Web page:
Monex Group Inc.’s online brokerage sold out ¥500 million ($4.6 million) of SoftBank Group Corp. bonds to individual Japanese investors in less than three minutes earlier this week, a sign of strong demand for the conglomerate’s debt despite skepticism about some of the company’s recent investments.
Tokyo-based Monex started selling the bonds at 9 a.m. on Monday and ran out two minutes and 26 seconds later, said Shinichiro Yamada, general manager in the firm’s products department. That’s despite Typhoon Faxai’s impact on trains, airplane schedules and other infrastructure in the greater Tokyo area.
It takes the brokerage about two weeks to sell out on average.
SoftBank founder Masayoshi Son has relied heavily on local investors, particularly individuals, to raise capital as he has expanded into wireless services and, more recently, investments in startups like Uber Technologies Inc. and WeWork.
SoftBank is raising a total of ¥400 billion in the most recent bond sale by Monex and other brokerages, pricing the seven-year notes at a 1.38 percent interest rate. It sold another ¥500 billion of bonds in April.
“The quick sellout, despite the typhoon, shows how strong the demand is for higher interest rates,” Yamada said in an interview. “We have sold IPO shares online before and now we see it’s convenient for investors to purchase the bonds through the internet too,” he added, comparing the latest sale to initial public offerings, or IPOs.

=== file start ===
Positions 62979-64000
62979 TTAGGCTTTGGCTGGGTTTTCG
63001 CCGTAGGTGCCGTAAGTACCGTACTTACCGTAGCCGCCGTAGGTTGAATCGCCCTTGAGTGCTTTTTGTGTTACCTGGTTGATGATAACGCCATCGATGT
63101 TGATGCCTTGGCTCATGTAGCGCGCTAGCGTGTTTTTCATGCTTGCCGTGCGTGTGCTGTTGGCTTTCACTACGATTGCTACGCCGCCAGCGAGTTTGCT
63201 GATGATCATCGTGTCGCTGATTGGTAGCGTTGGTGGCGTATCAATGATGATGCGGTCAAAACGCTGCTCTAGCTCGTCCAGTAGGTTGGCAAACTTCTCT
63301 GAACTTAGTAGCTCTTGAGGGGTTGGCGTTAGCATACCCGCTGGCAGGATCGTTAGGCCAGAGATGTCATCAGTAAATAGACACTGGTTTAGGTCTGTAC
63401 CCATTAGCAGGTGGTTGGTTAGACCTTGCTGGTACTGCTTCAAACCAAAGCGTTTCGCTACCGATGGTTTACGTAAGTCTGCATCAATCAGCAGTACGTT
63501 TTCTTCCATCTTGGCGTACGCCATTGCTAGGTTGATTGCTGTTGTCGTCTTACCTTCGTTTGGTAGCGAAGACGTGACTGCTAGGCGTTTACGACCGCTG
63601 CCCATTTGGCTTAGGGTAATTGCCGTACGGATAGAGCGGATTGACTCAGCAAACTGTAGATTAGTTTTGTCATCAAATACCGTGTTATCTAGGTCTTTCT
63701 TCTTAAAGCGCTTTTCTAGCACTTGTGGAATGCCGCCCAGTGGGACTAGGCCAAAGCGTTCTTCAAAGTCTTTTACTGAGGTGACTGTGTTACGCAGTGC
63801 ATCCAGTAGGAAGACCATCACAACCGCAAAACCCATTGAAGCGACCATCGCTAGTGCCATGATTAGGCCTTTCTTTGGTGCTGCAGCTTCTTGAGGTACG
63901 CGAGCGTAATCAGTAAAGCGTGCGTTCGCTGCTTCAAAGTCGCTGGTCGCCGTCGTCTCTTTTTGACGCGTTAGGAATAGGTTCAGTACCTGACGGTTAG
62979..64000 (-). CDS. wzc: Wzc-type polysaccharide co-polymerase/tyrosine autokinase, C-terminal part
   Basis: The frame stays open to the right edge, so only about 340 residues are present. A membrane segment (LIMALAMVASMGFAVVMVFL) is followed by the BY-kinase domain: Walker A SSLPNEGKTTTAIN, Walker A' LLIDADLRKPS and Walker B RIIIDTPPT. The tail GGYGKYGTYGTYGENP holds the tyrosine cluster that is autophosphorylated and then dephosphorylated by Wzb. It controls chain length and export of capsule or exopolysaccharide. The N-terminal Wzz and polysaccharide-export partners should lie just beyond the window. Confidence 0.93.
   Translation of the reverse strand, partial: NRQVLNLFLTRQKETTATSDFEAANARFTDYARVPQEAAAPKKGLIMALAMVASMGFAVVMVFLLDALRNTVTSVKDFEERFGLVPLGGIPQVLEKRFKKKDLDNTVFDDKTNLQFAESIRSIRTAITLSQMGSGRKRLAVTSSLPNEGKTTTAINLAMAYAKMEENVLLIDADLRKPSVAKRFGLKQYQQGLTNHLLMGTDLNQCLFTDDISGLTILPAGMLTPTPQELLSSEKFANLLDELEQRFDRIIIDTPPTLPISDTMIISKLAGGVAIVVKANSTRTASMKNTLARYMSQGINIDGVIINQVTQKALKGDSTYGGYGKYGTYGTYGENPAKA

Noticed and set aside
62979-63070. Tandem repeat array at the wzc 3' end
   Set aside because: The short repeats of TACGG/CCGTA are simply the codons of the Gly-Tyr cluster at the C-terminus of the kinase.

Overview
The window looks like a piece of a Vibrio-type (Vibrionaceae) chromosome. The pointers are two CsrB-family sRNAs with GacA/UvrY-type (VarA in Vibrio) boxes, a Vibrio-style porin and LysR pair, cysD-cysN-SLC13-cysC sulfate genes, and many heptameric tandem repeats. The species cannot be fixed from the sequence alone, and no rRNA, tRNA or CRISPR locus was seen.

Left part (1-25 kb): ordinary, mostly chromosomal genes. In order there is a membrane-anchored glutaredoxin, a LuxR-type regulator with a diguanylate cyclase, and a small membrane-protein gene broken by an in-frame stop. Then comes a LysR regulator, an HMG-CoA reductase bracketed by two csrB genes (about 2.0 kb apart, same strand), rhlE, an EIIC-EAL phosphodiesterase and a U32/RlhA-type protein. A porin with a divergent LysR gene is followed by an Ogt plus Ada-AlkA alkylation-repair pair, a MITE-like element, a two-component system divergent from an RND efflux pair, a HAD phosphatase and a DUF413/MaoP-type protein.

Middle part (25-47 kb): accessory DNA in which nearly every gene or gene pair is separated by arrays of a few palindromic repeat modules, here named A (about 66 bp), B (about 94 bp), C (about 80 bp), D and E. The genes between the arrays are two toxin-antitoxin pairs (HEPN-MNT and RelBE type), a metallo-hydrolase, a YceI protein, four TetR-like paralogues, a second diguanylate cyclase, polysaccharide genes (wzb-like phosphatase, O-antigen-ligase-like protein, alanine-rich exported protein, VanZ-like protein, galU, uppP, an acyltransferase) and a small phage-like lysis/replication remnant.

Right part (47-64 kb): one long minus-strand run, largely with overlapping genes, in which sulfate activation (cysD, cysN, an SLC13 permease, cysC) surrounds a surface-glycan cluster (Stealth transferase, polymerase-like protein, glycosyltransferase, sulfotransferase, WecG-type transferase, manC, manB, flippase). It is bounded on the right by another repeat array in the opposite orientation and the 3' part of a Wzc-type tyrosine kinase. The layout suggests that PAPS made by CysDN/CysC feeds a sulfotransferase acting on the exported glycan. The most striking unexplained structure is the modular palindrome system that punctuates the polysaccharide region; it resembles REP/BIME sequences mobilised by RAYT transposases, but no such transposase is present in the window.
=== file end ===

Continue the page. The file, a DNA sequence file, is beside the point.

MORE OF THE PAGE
SoftBank has drawn skepticism recently because of its heavy investments in WeWork, the co-working startup that is stumbling in its push to go public. Though the company had at one point been valued at $47 billion, WeWork may have to cut that to as low as $15 billion to complete its own IPO. That could hurt the value of shares held by SoftBank, which has pumped more than $10 billion into the company.
SoftBank hired 12 brokerages for the bond sale, including local securities firms and online brokers. Nomura Securities Co., the nation’s biggest brokerage, is handling ¥90.5 billion of the bonds. Monex joined the syndication for the first time.
Investors buying the SoftBank bonds were relatively older, with men outnumbering women, according to Yamada. About 300 clients in their 50s and 60s, from Hokkaido to Okinawa, bought the products at Monex.
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